Home Articles Categories Series
Pythonise Just now

Serving HTML files | Learning Flask Ep. 3

How to render HTML files and structure template directories with Flask


Article Posted on by in Flask
Julian Nash · 9 months ago in Flask

In this part of the Learning Flask series, you'll learn how to work with and serve HTML files.

Flask provides a fast and easy way for us to serve static files! So building a simple website is a breeze.

We're going to pick up the same application we created in the last episode and build upon it. If you haven't read the last part of this series, I'd suggest doing so. If not, this is how our current application structure looks:

.
├── app
│   ├── __init__.py
│   ├── admin_views.py
│   └── views.py
├── requirements.txt
└── run.py

Ready to code? Fire up a new terminal and browser windows and let's get started.

Launch your app

From the root app directory, start Flask with the following command:

flask run

In your browser, head to http://127.0.0.1:5000/ to see "Hello world!" at our app index route

Ok so the app is up and running. Now let's start rendering some HTML.

Before we start working with any HTML files, I want to show you how we can return HTML from a flask view.

Go ahead and open up views.py in your favourite editor. You should see the following:

app/app/views.py

from app import app

@app.route("/")
def index():
    return "Hello world"

@app.route("/about")
def about():
    return "All about Flask"

Let's modify the about route to return some HTML by simple passing an HTML string to return

from app import app

@app.route("/")
def index():
    return "Hello world"

@app.route("/about")
def about():
    return "<h1 style='color: red;'>I'm a red H1 heading!</h1>"

Tip - Flask will automatically reload when we make changes to any of the Python files assosiated with our app!

Go to /about in your browser to see the changes. You'll see a big red H1 heading at the top of the page!

We can also pass a multi line string of HTML to return, let's do that now:

from app import app

@app.route("/")
def index():
    return "Hello world"

@app.route("/about")
def about():
    return """
    <h1 style='color: red;'>I'm a red H1 heading!</h1>
    <p>This is a lovely little paragraph</p>
    <code>Flask is <em>awesome</em></code>
    """

Cool right? But not very practical.

To make things a bit more fun, let's learn how to serve HTML files with Flask.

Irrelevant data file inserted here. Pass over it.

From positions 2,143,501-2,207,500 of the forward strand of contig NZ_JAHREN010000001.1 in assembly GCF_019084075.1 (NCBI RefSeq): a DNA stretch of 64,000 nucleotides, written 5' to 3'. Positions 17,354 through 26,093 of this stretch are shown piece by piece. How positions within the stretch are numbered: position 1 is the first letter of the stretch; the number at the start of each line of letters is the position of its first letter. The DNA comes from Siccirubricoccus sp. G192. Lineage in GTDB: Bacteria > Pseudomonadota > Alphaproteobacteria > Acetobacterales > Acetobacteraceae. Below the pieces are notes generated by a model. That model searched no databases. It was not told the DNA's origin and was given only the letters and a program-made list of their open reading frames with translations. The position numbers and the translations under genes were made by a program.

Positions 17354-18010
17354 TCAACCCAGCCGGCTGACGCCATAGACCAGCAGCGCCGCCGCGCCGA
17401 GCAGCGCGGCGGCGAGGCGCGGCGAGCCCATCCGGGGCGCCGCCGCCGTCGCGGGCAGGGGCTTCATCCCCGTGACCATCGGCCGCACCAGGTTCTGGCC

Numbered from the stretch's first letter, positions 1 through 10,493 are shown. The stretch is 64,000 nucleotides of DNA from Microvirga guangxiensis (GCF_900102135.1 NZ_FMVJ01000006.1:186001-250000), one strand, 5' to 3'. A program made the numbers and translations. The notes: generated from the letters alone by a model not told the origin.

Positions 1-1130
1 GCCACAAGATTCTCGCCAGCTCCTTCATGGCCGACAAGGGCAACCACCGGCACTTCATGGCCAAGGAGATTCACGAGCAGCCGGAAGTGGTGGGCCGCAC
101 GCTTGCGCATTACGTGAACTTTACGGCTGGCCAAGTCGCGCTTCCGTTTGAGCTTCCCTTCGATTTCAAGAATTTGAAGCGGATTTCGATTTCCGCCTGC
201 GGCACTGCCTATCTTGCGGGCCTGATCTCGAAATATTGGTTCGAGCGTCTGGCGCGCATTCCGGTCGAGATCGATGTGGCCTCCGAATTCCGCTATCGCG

Serving HTML files

Flask provides a very simple way for us to return HTML files to the client/browser, using the render_template function.

However, before we start using this function, we need to create some new files and directories.

Flask looks for a directory called templates in the root of the Flask application package. Let's go ahead and create it now.

Stop the app with Ctrl + c

Move into the app directory with:

cd app

Create the templates directory and move into it:

mkdir templates
cd templates

Let's create a template called index.html:

touch index.html

Open up index.html in your editor and add the following:

<!DOCTYPE html>
<html lang="en">

<head>
  <meta charset="UTF-8">
  <meta name="viewport" content="width=device-width, initial-scale=1.0">
  <meta http-equiv="X-UA-Compatible" content="ie=edge">
  <title>Index</title>
</head>

<body>
  <h1 style="color: blue">Index</h1>
  <p>This is an HTML file served up by Flask</p>
</body>

</html>

It's not going to win any design awards but will illustrate how to render HTML files!

Save and close the file.

Your project file structure should now look like the following:

.
├── app
│   ├── __init__.py
│   ├── admin_views.py
│   ├── templates
│   │   └── index.html
│   └── views.py
├── requirements.txt
└── run.py

In your terminal, navigate back to the root app directory containing run.py and run the flask run command to restart the app.

Before we can start serving up any HTML files, we need to import render_template from Flask. Go ahead and add the following import to the top of views.py

app/app/views.py

from flask import render_template

Tip - Flask provides many useful functions that you'll be learning about throughout this series

Next up, we need to tell our view to serve up the HTML file we just created. Let's serve index.html using the index route.

To return an HTML template, we use the following syntax:

return render_template("index.html")

Flask will look in the templates directory we've just created for index.html (It's the default place Flask will go to look for HTML files when the render_template function is called)

Your views.py file should now look like this:

from app import app

from flask import render_template

@app.route("/")
def index():
    return render_template("index.html")

@app.route("/about")
def about():
    return """
    <h1 style='color: red;'>I'm a red H1 heading!</h1>
    <p>This is a lovely little paragraph</p>